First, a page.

TAU Isolates World's Oldest Case of Tuberculosis Thursday, October 16, 2008
Findings have implications in understanding how human diseases mutate and spread
A typical burial at Atlit Yam. The deceased was buried in a crouched position.
A Tel Aviv University researcher has helped isolate an ancient strain of tuberculosis (TB) from submerged skeletons found at an underwater archeological site off the coast of Haifa, Israel. After carbon dating and genetic testing, Prof. Israel Hershkovitz from the Department of Anatomy and Anthropology, Sackler Medical School, Tel Aviv University dated it as the earliest known case of human TB.
Scientists previously believed that human TB had evolved from a bovine strain after the domestication of animals. This new finding shows that the theoretical transmission of TB being from cows to humans is unlikely. It also gives new insight into how modern-day diseases evolve and mutate.
A water well at Atlit Yam.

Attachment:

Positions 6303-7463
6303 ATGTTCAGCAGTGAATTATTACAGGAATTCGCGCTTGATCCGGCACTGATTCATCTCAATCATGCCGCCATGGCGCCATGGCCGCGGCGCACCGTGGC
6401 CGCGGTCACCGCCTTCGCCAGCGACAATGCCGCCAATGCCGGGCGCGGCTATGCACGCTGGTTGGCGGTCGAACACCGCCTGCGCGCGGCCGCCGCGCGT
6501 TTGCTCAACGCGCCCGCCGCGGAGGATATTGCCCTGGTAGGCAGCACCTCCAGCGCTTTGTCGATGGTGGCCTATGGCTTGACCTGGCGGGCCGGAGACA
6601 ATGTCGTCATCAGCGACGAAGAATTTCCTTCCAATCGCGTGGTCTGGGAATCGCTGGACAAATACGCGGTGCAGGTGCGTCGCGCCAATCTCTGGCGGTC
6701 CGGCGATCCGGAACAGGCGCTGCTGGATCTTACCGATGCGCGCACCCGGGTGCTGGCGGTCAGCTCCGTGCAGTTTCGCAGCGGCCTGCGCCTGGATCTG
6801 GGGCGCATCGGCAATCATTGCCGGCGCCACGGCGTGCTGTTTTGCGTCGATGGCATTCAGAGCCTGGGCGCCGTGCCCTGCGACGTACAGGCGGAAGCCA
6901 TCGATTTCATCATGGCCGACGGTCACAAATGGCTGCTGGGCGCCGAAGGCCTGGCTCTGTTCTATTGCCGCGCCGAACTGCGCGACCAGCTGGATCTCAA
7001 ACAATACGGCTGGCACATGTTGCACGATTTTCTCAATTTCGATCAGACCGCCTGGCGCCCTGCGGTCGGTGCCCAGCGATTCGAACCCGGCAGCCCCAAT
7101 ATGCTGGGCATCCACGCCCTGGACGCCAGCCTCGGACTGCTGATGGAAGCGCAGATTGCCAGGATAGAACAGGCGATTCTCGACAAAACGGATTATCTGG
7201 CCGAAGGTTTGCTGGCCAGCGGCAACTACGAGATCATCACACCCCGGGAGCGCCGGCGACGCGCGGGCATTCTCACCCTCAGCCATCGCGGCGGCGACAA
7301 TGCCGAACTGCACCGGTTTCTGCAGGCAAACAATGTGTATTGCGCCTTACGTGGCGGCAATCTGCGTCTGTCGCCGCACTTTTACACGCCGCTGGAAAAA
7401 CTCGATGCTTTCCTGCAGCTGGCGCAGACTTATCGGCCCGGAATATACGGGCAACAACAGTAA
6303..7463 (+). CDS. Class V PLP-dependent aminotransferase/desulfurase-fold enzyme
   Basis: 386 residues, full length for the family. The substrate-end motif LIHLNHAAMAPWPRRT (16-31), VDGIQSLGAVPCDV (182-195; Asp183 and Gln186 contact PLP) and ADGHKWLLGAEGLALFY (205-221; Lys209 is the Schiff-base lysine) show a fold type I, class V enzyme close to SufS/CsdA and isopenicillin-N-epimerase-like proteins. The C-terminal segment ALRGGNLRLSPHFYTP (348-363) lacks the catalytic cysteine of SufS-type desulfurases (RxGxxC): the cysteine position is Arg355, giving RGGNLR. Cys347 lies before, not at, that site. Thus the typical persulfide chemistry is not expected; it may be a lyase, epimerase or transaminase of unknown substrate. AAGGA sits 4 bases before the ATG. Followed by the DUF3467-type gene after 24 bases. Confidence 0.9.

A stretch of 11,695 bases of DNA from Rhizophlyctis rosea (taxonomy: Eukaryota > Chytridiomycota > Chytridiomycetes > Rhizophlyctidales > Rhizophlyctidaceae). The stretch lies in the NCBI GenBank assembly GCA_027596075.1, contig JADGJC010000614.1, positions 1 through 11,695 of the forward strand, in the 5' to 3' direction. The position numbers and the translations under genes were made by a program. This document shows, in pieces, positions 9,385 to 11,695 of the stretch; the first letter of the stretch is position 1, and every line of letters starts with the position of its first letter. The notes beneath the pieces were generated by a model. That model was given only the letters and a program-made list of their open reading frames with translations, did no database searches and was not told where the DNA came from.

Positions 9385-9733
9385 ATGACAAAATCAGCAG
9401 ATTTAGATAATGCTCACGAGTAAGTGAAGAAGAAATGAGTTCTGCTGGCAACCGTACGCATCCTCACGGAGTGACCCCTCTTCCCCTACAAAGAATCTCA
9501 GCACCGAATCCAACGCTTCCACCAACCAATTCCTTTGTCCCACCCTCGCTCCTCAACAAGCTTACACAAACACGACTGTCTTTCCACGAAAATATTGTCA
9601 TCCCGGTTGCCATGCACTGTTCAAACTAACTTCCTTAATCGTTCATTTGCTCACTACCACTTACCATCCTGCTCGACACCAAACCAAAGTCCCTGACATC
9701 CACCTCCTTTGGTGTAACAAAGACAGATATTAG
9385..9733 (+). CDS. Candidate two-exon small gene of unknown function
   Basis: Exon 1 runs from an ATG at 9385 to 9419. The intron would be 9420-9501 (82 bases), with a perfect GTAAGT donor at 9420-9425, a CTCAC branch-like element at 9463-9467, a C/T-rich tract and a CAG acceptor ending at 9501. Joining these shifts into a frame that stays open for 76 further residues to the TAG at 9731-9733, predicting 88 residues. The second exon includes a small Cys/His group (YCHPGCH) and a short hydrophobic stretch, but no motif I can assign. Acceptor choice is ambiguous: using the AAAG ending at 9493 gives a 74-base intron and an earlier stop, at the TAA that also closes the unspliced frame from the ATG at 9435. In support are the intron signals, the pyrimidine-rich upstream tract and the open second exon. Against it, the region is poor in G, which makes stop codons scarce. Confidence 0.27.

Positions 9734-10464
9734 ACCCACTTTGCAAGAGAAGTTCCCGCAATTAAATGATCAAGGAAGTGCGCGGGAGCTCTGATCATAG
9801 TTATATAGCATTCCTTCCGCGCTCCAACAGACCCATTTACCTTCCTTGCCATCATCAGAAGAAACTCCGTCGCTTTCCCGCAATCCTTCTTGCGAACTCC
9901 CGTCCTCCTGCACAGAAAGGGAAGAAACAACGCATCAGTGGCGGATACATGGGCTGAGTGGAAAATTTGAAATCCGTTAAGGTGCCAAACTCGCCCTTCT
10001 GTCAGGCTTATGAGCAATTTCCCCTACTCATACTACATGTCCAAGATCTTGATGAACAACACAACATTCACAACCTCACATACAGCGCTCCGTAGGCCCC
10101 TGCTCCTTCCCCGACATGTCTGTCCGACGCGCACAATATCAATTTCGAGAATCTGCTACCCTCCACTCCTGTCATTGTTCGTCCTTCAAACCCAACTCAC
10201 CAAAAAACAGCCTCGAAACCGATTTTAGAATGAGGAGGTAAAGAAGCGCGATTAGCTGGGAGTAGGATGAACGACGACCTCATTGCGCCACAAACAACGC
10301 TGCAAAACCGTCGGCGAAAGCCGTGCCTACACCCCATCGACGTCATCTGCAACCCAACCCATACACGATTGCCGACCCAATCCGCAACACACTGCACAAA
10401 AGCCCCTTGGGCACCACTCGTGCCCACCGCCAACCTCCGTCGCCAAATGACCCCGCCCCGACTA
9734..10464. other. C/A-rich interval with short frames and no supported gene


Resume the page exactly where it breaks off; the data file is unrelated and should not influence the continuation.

“Not only that, but we were able to show that the DNA of the strain of TB in these skeletons had lost a particular piece of DNA which is characteristic of a common family of strains present in the world today,” says Prof. Hershkovitz. “This fact gives us a much better idea of the rate of change of the bacterium over time, and indicates an extremely long association with humans.”
The sample collected came from 9,000-year-old mother and child skeletons, who lived in a time after animals had been domesticated. The bones and TB sample is dated from the "Pre-Pottery Neolithic" period, 3,000 years earlier than other reports.
Prof. Israel Hershkovitz
In the journal PLoS ONE, the team describes how they isolated the tuberculosis and analyzed bones from the archeological site Atlit-Yam, now submerged off the coast of Haifa.
A multidisciplinary team including UK scientists carried out the study, and Tel Aviv University contributed its expertise in the areas of archaeology, palaeopathology and molecular work.
To learn more about the discovery, read the Reuters news story here.
"The Temple," a semicircular construction at the center of the archaeological site.